TODAY THE STATE legislators converge on Richmond for a scramble over what looks to be a lean Virginia-cured pork barrel. The idea of the game will be to win friends and influence appropriations, and that could produce some intriguing new regional alliances. As the Senate's new majority leader, Hunter B. Andrews (D-Hampton), notes, the General Assembly will be concentrating on two questions: "What money do we have, and where's it going to be spent?" For starters, and of intense importance to all parts of the state, there is Gov. John N. Dalton's desire to improve -- make that read: raise money and spend it on -- transportation.

The governor had decided that the best way to raise the money would be with a 4 percent sales tax on wholesale gasoline prices. To his credit, Mr. Dalton is apparently ready to link this tax increase to financing for Metro construction. That would be a dramatic change in the state's attitude toward Northern Virginia's transportation needs. It also could pave the way for members of the Northern Virginia Delegation to support the efforts of legislators from other parts of the state who will be seeking money for highways. In exchange, Northern Virginia should seek support from the governor and the legislature for permission to raise local taxes to cover Metro operating expenses, the meet its commitment to the federal government of a "stable and reliable source of revenue" for the system.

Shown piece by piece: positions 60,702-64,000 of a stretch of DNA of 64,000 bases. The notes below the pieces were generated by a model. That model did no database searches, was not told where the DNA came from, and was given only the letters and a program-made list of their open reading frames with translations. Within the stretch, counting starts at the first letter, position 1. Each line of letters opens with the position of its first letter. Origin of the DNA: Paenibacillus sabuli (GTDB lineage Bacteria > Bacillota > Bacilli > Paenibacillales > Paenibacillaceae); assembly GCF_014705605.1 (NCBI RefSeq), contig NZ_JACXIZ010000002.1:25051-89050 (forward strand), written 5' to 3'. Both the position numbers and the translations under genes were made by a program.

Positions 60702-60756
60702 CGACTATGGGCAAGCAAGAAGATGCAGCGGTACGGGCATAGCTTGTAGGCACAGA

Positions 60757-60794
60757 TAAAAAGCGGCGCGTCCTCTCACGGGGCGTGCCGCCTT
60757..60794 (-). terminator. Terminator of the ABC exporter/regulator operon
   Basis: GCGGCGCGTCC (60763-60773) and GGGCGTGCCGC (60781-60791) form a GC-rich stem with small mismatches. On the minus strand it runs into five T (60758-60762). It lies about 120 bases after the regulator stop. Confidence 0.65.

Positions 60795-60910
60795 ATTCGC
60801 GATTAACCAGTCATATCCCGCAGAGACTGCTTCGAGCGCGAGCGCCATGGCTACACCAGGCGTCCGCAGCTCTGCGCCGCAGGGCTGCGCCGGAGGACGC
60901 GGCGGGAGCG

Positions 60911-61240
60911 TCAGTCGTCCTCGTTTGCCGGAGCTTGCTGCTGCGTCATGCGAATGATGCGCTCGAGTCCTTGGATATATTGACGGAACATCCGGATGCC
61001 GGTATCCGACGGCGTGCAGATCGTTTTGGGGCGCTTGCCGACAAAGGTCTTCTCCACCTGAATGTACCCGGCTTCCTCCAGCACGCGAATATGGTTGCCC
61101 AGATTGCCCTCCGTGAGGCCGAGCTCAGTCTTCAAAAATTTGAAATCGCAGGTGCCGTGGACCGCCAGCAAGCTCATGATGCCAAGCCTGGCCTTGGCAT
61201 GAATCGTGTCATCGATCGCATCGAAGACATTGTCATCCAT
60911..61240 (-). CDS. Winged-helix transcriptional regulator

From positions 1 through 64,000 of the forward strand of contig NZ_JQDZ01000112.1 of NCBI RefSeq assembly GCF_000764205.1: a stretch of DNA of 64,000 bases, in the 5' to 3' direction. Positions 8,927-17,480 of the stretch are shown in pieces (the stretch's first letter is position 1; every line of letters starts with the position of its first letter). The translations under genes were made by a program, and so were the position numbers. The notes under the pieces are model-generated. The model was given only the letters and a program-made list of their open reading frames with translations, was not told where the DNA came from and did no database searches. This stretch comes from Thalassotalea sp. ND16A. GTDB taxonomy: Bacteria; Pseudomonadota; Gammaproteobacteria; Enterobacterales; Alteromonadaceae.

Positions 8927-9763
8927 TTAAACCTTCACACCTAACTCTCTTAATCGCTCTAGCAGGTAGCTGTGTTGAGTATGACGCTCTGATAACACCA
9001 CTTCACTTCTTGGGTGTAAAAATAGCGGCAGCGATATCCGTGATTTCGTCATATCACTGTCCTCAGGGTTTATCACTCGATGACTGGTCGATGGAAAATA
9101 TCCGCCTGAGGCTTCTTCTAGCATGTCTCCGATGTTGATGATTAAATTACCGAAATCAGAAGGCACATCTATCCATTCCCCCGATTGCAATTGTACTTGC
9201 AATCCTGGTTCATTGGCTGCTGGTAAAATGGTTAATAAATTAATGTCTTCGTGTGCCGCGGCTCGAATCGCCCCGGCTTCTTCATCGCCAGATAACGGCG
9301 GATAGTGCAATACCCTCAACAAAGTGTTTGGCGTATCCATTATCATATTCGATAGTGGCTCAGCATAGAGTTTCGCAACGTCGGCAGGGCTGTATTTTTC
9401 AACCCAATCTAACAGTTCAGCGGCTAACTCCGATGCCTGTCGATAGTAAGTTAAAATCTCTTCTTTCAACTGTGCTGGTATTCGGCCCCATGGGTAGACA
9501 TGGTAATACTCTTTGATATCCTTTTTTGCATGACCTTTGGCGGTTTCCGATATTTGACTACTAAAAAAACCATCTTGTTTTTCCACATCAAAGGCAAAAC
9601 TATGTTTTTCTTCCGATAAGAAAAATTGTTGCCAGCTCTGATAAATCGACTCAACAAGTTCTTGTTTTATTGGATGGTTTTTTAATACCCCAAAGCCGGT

These are the kinds of logical alliances that should be forming in the General Assemlby, were Northern Virginia has tended to be treated more like a foreign nation that a region of the state that happens to provide nearly a third of the revenues collected from Virginia's localities -- and almost a fifth of the legislature's membership. Though Northern Virginia has lost several important leadership positions in the General Assembly, the state's transportation dilemma affords a perfect opportunity for imaginative and sensible leadership by Gov. Dalton as well as useful new coalitions in the Senate and House of Delegates.